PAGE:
Related Tags: NBA Draft
With the NCAA Tournament set to begin, the best college basketball players in the country will be on display in front of a nationwide audience. In addition, those entering the NBA Draft this year will have some final opportunities to impress NBA teams in hopes to improve draft position. Here are the top five players entering the NBA Draft.
Zion Williamson (Duke)
As 6' 7" and 285 pounds, Williamson is a man among boys during most games. He's averaging 22.1 points on 69 percent shooting from the floor, as well as hauling in 8.9 rebounds per game.
Playing the best at the right time, Williamson has averaged 27 points on nearly 77 percent from the floor in three games since injuring his knee. Expanding his came, Williamson stroked two three-pointers in the ACC tournament against rival North Carolina. Williamson can impress even further should he lead Duke to a national title.
His lofty field goal percentage is due to his uncanny ability to drive through the lane with impressive ball skills for a player his size. NBA scouts also rank Williamson high on defensive presence and overall drive and determination for the game.
Without a doubt, Williamson will be the top pick in the 2019 NBA Draft.
Ja Morant (Murray State)
A 6' 3", 175 pound guard, Morant enters the NCAA Tournament with a chance to solidify himself as the number two pick in the NBA Draft. He's averaging 24.6 points, 5.5 rebounds and 10 assists per game, while shooting 50 percent from the floor and 81 percent from the free throw line.
Morant's top asset is his ability to create plays for himself and his teammates. He displayed the ability to carve through defenses with ease during the OVC tournament and his court vision is extraordinary.
At times, Morant's defense is suspect,as is his perimeter shooting, defense and his proneness to turnovers (over five per game this season). Those deficiencies should improve over time, but regardless, Morant's playmaking skills will override any weaknesses in his game.
RJ Barrett (Duke)
Scoring has been easy for Barrett from the beginning, averaging 22.9 points per game. At 6' 7" and 202 pounds, Barrett has been excellent in transition, finding a way to put the ball in the hoop.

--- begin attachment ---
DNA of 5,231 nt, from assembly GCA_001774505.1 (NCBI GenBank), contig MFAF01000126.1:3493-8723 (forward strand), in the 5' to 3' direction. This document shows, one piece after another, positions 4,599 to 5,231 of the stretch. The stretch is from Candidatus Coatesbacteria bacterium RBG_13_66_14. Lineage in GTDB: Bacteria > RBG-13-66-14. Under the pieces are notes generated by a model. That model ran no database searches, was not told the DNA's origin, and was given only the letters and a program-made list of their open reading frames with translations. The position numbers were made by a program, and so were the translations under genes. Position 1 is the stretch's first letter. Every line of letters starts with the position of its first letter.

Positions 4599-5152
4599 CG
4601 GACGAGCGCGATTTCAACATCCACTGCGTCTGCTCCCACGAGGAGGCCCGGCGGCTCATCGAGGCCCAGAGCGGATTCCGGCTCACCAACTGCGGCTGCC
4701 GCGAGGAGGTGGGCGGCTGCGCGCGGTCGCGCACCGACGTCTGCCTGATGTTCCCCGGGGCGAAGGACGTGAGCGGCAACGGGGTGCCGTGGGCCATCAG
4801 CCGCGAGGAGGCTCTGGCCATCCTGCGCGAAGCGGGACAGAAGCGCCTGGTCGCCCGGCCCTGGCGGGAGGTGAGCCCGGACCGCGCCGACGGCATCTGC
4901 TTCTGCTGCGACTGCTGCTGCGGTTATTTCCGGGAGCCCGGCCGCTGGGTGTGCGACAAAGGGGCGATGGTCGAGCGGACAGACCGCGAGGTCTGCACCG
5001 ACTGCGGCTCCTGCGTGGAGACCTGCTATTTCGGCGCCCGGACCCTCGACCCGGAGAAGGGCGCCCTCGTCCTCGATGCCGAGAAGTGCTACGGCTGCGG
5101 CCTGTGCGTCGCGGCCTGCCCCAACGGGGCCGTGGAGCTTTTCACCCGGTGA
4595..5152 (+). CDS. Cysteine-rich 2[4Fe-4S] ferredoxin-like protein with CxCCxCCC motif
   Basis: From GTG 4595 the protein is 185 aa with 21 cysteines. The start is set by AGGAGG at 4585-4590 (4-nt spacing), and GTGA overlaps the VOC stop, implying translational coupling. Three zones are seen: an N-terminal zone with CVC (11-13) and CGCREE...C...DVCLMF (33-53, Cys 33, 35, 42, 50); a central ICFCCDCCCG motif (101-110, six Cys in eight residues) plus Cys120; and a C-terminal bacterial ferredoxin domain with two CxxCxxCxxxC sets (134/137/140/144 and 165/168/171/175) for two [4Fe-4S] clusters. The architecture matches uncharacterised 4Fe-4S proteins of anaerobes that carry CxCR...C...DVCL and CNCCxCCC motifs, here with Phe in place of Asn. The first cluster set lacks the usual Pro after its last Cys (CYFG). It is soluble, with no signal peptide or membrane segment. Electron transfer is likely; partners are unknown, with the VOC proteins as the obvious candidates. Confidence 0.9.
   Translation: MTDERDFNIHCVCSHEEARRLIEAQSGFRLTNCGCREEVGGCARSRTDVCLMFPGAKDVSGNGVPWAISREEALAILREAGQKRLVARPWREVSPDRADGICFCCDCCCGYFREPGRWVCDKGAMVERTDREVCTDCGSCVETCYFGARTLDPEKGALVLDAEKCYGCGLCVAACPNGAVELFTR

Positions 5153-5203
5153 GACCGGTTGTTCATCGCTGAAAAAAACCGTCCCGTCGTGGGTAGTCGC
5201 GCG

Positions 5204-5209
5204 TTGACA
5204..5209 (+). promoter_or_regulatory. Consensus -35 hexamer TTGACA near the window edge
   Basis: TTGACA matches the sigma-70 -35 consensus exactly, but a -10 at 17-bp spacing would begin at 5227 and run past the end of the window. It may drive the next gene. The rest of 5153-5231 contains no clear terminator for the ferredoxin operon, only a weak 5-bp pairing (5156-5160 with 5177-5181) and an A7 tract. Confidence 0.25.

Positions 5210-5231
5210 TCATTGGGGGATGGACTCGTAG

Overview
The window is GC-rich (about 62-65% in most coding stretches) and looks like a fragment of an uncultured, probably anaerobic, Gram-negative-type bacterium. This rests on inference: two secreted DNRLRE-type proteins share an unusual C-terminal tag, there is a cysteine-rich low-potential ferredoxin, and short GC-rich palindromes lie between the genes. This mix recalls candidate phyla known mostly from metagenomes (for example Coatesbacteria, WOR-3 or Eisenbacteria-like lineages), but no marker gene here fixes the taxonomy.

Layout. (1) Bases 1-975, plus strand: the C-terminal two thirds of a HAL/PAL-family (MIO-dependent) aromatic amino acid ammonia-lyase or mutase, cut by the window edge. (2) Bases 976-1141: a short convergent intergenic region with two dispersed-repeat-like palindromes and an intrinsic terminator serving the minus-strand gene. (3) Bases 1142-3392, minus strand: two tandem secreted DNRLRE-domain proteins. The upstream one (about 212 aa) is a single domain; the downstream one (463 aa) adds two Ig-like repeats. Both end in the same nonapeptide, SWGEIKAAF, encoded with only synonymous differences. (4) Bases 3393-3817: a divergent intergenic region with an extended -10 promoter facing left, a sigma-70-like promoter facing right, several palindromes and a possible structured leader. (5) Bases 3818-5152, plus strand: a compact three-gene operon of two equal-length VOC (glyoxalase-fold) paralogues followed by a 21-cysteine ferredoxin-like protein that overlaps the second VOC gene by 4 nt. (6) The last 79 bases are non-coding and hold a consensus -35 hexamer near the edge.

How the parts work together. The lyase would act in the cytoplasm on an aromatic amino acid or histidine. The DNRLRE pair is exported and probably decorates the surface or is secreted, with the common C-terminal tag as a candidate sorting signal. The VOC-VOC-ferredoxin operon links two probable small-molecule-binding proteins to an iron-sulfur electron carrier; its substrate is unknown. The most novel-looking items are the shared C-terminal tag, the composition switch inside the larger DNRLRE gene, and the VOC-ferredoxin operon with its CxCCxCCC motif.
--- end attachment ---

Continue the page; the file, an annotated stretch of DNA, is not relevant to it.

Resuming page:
One area of concern is Barrett's perimeter game, shooting off screens and his overall decision-making. Barrett's game is shoot first, pass second, but he is capable of delivering the ball to the right man when need be, as his 4.1 assists per game indicates.
Barrett has great instincts around the basket, making tough shots in the paint and uses his length to be an accomplished rebounder, averaging 7.5 per game this season.
Jarrett Culver (Texas Tech)
At 6' 5" and 195 pounds, Culver has good size for a shooting guard and he's entering the NCAA Tournament playing at a high level. For the season, he's averaging 18.5 points, 6.3 rebounds and 3.7 assists, while shooting a solid 48 percent from the floor.
Thriving in the Big 12 tournament, Culver dropped 57 points combined in games against Iowa State and West Virginia. The impressive part about his point total is that he does so without being a prolific outside threat. Culver hits just 32 percent from beyond the arc.
Defensively, Culver is very solid with his length and gritty determination. He's shown he can be an asset at both ends of the court, further strengthening his position among the top five players in this year's NBA Draft.
Coby White (North Carolina)
Averaging nearly 21 points per game over his last six, White has been making strides up the draft board. He's averaging 16.3 points, 3.4 rebound and 4.2 assists per game this season.
Relatively slight in build at 6' 5" and 185 bounds, White has an uncanny ability to finish strong at the rim. His ability to drive to the hole and score off the dribble have been top notch recently.
White's mediocre perimeter game surfaced against Duke in the ACC tournament and for the season, he's hit only 25 percent on pull up jumpers and an average 36 percent from beyond the arc.
A natural shooting guard, White does have enough assists and court presence, that he could play point guard in stretches. Clearly White will be drafted with the intent of using him primarily as a two guard.